If you wanted to put in a three more holes between A and B, you could set the temperature of those holes at 40, 60 and 80 C.

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hassam posted this 14 April 2019

Hello peter sorry for late response.

I was unable to find convective heat transfer coefficient and was told to assume a value for the worst case scenario.  '

The outside face of cylinder is room temperature and convective cooling to air.(atmosphere)

Air temperature is 22 degree C

The inlet temperature of fluid is 20 degree C

i know the diameter of spiral and length also pitch.

 

In the mean time I have attached the model picture with  the circles I draw on the 2D model and need to create an empty space. Which tool i should use which will remove material in the circles.

 

 

peteroznewman posted this 14 April 2019

There are several ways of making hole, but you can also just imprint the face with the circular edge and assign the temperature to the circular face.

Try Extrude with the option to Cut Material.

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hassam posted this 15 April 2019

Thanks Peter.

I cut and extrude and here are the Von misces stress results which doesnot show much of difference but looks promising.

 

I hope its a good approximation of spiral structure.

Regarding thermal analysis I have applied all the boundary conditions. I need to keep the inside liquid temperature in between 20 -120 centigrade.

I think to find the convective heat coefficient i have to go for a 3-D model. Temperature assigned on each hole are rough guesses. I need to work out the actual heat which this coolant is capable of carrying to make sure that inside liquid temperature remains in the range.

 

 

peteroznewman posted this 15 April 2019

Looks good. You could have left the inside wall as a Temperature BC of 200 C.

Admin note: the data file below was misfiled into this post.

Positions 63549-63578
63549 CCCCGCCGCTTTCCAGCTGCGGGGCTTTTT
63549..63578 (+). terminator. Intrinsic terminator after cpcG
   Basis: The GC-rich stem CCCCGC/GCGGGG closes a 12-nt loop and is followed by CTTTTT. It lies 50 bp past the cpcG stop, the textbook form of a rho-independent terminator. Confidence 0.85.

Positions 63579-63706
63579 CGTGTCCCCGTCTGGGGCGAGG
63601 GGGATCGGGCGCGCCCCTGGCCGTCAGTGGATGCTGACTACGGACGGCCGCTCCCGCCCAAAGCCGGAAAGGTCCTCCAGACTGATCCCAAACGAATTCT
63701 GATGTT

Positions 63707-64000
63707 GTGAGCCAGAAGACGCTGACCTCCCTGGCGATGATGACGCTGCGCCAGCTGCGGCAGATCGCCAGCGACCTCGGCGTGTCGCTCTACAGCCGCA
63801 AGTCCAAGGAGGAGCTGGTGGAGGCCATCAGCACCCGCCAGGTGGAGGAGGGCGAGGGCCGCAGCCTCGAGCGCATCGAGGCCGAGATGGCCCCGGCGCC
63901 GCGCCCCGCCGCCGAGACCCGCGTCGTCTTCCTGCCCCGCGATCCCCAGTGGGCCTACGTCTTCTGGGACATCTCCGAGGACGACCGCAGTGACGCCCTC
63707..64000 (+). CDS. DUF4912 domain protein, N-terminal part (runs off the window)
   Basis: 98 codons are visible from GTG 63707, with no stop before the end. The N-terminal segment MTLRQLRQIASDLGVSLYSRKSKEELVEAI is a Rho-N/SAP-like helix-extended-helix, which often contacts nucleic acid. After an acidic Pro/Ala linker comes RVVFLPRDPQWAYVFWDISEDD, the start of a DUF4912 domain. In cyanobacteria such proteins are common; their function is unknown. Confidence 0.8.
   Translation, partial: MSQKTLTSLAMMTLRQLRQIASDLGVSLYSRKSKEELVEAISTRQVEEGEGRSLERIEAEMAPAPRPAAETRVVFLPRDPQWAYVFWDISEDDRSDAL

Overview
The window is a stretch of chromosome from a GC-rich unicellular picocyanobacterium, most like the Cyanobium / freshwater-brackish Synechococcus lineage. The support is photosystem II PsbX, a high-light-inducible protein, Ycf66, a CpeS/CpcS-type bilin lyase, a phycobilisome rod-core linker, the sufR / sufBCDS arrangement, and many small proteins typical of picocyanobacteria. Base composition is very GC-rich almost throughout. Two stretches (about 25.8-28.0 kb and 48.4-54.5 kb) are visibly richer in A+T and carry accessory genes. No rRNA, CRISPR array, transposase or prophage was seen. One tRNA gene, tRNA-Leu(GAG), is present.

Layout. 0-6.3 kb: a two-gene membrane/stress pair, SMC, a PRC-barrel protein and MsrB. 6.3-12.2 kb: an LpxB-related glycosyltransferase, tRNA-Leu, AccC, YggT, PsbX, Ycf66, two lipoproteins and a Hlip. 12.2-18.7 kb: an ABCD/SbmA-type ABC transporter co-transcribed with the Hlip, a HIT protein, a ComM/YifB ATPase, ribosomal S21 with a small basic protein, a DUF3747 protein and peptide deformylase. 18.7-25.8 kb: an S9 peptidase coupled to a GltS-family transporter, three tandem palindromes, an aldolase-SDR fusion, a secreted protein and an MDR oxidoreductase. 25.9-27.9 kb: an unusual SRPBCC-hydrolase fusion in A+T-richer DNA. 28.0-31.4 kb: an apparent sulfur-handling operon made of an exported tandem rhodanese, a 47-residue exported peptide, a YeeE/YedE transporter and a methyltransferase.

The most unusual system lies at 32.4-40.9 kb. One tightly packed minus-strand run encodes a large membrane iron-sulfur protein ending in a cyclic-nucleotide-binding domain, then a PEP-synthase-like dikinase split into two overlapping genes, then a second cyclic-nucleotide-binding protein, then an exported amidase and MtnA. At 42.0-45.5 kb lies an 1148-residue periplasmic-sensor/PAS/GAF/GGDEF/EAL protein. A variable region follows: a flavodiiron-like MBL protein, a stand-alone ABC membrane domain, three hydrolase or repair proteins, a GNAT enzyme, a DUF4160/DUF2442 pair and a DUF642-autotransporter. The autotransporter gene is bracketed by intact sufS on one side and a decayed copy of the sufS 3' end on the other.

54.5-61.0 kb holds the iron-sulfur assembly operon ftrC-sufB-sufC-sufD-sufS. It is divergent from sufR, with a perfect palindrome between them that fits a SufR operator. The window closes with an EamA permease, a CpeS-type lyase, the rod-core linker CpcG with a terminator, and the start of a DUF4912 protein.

How does the temperature distribution look?
Yes, you will have to build a 3D model with a spiral to get the true fluid temperature in the spiral.

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hassam posted this 21 April 2019

Hi Peter

Thank you very much for your reply. This is the temperature distribution.

 

 

I am working now on 3d model on ansys. I made the model on Creo Pro and tried to import it to ansys but there were errors in the structure. The ansys could not identify two different cylinders and made the as one. It is important because there are two different materials involved with different CTEs. Moreover the spiral structure appears only half in the model and irregularites appear. If there is a way to design such model on Ansys will give much better results?

 

 

Thanks

peteroznewman posted this 21 April 2019

SpaceClaim can construct a helix that you can subtract from the cylinder. Create a New Component to keep the two cylinders from uniting, or use the No Merge option in a single component.

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hassam posted this 25 April 2019

Thank you Peter for your response. I have constructed a helix and used cut command to remove the material from the model. The mesh is generated and attached here. I am not sure if this mesh will generate adequate results.

What would be the next steps to find out the value of convective heat transfer coefficient of fluid running through the helical. Should i convert it to line body as suggested in your response! The analysis is performed in steady state thermal.